The $16k, 100-mile EV You’ve Been Dreaming of!


Th!nk may be close to being unplugged but their bankruptcy has produced a stellar opportunity for the aspiring EV driver.

The first crop of production EVs are all vehicles priced higher than the average vehicle.  So was the Th!nk City EV but in a bid to raise some cash to keep the doors open they’ve decided to blow out the existing stock of Indiana-built Citys and start over.

Fortunately, a dealer here in Baltimore saw the opportunity and bought nearly the whole lot of more than 100 cars.  I joined friends from EVA/DC John and Lanny one afternoon recently to try the Th!nks out.  As it turns out, I’m the only one of the three that hasn’t bought one yet.

On a test drive in rush hour traffic and then winding through some backroads, the City felt stable and solid.  Unperturbed by bumps and aided by the low center of gravity imparted by the underslung battery pack, carving through the woods on a freshly paved two lane was way more fun than the cuteness of its upright styling promises.  Torque off the line was especially impressive and the Th!nk should excel in the cut and thrust of the urban grid.  Surplus power tapers off significantly above 50mph, encouraging judicious speed management on the highway.  The Th!nk tops out at 70mph and a few days later I actually paced an example that had its windows cracked open cruising at this speed up a slight incline.

Some may be disappointed that there’s no LED lightshow instrument panel but the analog dial simplicity has a charm in keeping with the Think’s design philosophy.  Switchgear and controls come from the Ford parts bin and so spares should be easy and inexpensive to source.  The only element that felt less than durable were the window switches with their short, crackly motion.  The dash is covered with a textured fabric on both the top and lower surfaces, a distinguished touch that’s uncommon in any class of car.  I prefer seats with a bit more lumbar support but an aftermarket pad should remedy that if you feel the same way.  Controls are all smooth and require modest effort though the lack of a dead pedal bugged me.  It’s nice to have somewhere to put that idle left foot, though the handy will certainly fabricate a solution.  Construction is rudimentary yet solid (check out the picture of the aluminum hatch hinge), there were no squeaks and rattles and as long as you didn’t turn your head to check out the cargo area, it feels like a slightly larger car such as a Scion xA, but without the noise, harsh ride and vibration that makes most small cars in general feel cheap.  Unfortunately, the rear jump seats and fabric roof available on the European models isn’t certified for the US so the Th!nk is strictly a two-seater hardtop.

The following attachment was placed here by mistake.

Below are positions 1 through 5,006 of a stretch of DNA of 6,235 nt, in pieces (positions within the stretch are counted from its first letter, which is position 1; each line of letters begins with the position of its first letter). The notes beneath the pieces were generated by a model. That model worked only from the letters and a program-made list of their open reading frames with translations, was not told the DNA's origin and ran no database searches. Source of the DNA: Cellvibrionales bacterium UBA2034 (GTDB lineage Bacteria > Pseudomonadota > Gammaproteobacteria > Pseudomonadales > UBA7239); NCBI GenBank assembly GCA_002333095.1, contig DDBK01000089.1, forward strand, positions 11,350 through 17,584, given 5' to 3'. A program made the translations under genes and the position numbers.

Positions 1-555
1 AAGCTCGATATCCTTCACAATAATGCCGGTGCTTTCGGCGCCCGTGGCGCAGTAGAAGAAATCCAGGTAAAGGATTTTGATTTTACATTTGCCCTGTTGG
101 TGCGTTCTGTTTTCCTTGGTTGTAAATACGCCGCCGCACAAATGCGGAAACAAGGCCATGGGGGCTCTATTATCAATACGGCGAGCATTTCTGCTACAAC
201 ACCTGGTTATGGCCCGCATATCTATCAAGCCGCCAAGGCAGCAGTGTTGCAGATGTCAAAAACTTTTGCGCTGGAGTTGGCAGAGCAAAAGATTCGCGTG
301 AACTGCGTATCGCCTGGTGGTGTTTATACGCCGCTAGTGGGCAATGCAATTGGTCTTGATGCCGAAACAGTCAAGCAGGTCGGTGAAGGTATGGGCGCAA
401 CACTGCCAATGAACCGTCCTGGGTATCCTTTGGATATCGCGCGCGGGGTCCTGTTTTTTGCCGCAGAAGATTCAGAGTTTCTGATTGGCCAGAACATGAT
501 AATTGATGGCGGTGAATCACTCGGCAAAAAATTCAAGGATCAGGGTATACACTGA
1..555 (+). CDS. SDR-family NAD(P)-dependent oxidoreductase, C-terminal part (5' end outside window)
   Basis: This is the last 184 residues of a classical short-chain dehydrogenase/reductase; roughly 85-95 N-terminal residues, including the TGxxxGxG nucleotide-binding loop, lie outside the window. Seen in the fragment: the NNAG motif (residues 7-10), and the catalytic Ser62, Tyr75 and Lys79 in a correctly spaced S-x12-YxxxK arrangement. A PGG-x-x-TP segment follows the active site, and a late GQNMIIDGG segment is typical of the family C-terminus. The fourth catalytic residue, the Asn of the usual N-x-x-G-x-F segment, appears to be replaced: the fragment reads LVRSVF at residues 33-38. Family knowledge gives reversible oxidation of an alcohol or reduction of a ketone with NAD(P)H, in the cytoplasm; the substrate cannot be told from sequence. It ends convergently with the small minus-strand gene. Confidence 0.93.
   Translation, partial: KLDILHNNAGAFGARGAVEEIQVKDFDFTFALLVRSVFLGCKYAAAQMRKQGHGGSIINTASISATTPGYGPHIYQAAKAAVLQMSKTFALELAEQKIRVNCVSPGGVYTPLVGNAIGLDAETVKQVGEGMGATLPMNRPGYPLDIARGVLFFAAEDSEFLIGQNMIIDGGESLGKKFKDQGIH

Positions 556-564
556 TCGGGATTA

One very clever feature is the glass hatch that allows bumper-level view of the vehicle behind while parallel parking.  Combined with the Th!nk’s short length, there should be only a handful of spaces on the planet in which this car can’t park.

From the outside, the Th!nk may look small but when I happened to come upon one a few days later on the B-W Parkway I was surprised how seamlessly it blended into traffic.  Coincidentally a Smart car came along in a neighboring lane and seeing them side-by-side, the Th!nk’s proportions are far more harmonious.

Having driven the Smart ED as well (was marketing really so stupid as to append “ED” to a car already perceived as lacking in the cojones department?), they both have a similarly solid and stable feel but the Th!nk manages to have a substantially longer range (100mi v. ~60mi) and of course costs much less.  The Smart is more luxuriously appointed and has more options available, like a fabric roof, but at the cost of a $600/mo. lease payment.  The Smart was never available to buy either so if you’ve just come off your Smart ED lease, the Th!nk is a very economical way to continue electric motoring.

The Th!nk City turned out to be just the car John and Lanny were waiting for and they each took one home soon after.  I can’t blame them, at this price point there are not many new cars available, EV or not, period.  To be able to acquire an EV as capable and competent as the Th!nk for the offered price must be the deal of the year.


About Suhas Malghan

This blog documents the design and development of environmentally sustainable machines and humane design practice in general; machines that work for humanity as well on the move as they do sitting still.
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